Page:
Thu, Aug 08, 2019 - Page 12 News List

Exports shrink amid global slowdown

GEOPOLITICAL FACTORS:An official said the US-China trade dispute and tensions between Tokyo and Seoul would limit the benefits of the tech products’ high season

By Crystal Hsu  /  Staff reporter

The nation’s exports last month contracted 0.5 percent to US$28.2 billion, as electronics shipments picked up, but non-technology products remained a drag amid a global slowdown, the Ministry of Finance said yesterday.

“Exports for the rest of this year might stabilize, but a stalemate in US-China trade talks would limit the benefits of the high season for tech products,” Department of Statistics Director-General Beatrice Tsai (蔡美娜) told a media briefing.

Tsai’s guarded optimism came after technology heavyweight Taiwan Semiconductor Manufacturing Co (台積電) last month gave positive guidance at an investors’ conference, saying that business would improve quarter by quarter.

Semiconductor shipments rose 5.9 percent to US$8.44 billion from a year earlier, outperforming a 1.8 percent growth for overall electronics exports, the mainstay of Taiwan’s trade-focused economy, the ministry said in a report.

Exports of information and communications technology products soared 25.7 percent to US$3.69 billion, as firms relocating their production back to Taiwan continued to benefit year-on-year comparisons and the front-loading effect also came into play, Tsai said.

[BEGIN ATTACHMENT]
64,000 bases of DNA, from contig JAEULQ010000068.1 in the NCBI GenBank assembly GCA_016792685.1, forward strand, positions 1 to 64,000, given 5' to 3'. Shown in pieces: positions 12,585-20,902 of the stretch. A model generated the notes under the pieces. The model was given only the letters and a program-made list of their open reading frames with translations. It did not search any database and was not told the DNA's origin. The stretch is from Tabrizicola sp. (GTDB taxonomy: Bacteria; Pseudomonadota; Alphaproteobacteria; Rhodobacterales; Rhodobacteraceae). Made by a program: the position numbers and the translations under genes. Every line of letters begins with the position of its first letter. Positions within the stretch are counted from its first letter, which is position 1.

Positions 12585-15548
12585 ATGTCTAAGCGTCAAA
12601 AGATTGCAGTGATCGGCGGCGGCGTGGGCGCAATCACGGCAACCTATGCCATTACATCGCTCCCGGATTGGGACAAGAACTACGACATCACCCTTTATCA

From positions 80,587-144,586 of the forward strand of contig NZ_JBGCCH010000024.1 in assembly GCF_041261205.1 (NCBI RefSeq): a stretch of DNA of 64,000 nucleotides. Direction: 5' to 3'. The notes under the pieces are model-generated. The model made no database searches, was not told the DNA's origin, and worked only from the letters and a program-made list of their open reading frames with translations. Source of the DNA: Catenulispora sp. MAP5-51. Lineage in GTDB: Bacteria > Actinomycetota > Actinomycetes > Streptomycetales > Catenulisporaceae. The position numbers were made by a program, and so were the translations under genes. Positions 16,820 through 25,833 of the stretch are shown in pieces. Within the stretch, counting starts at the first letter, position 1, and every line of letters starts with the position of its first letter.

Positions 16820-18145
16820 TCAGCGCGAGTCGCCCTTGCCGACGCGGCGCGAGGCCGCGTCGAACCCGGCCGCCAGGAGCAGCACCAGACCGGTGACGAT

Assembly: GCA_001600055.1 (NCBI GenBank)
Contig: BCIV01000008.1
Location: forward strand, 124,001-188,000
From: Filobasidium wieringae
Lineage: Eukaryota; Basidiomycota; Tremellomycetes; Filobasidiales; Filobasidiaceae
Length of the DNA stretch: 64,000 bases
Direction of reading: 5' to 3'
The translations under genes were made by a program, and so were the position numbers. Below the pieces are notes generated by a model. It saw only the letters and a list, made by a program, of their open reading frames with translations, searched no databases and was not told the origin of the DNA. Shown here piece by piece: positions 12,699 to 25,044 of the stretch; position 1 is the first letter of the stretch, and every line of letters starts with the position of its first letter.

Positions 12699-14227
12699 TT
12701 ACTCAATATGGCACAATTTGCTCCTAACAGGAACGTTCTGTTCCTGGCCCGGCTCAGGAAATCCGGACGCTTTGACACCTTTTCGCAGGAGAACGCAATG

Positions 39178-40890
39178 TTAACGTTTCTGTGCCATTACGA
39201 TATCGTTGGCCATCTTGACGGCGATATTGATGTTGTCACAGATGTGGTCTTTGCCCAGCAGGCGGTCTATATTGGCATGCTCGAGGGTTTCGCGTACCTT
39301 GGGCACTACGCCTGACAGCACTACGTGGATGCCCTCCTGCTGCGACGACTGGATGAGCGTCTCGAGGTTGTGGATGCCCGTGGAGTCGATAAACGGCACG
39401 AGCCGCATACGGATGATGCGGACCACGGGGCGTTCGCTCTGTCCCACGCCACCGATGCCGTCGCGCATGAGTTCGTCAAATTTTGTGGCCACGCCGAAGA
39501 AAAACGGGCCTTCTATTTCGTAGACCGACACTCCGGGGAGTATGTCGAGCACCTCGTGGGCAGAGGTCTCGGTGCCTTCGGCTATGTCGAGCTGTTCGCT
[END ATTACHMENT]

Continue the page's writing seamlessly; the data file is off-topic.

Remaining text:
She said that some clients of Taiwanese manufacturers have strategically built inventory to avoid possible tariff hikes, as an extra 10 percent tariff on US$300 billion of Chinese goods — including smartphones, notebooks, garments and machinery — is scheduled to take effect on Sept. 1.

Tsai said that she failed to see a recovery in demand for DRAM chips as a result of a trade dispute between South Korea and Japan.

“Order transfers are not evident if there are any... Soft demand continued to weigh on the market for memory chips,” Tsai said, adding that Japan has a virtual monopoly on three materials used in high-tech devices.

The ongoing slowdown hit old economy sectors harder, as shipments of chemical, plastic and base metal products continued to post double-digit declines without signs of stabilization in sight, she said.

Shipments to all major trading destinations weakened, except for the US, which reported a 21.7 percent increase to US$4.07 billion, a record for July, the report said.

Imports shrank 5.4 percent to US$24.64 billion, as local companies bought less agricultural raw materials and capital expenditure dropped, the report said.

That yielded a trade surplus of US$3.57 billion, a 54.6 percent increase from the same period last year, it added.

Exports might have a similar lackluster performance this month, as the market for high-end smartphones has become increasingly saturated, despite the planned launches of next-generation devices next month, Tsai said.

In the first seven months of the year, exports contracted 3 percent to US$186.43 billion, while imports fell 0.8 percent to US$162.92 billion, the ministry said.

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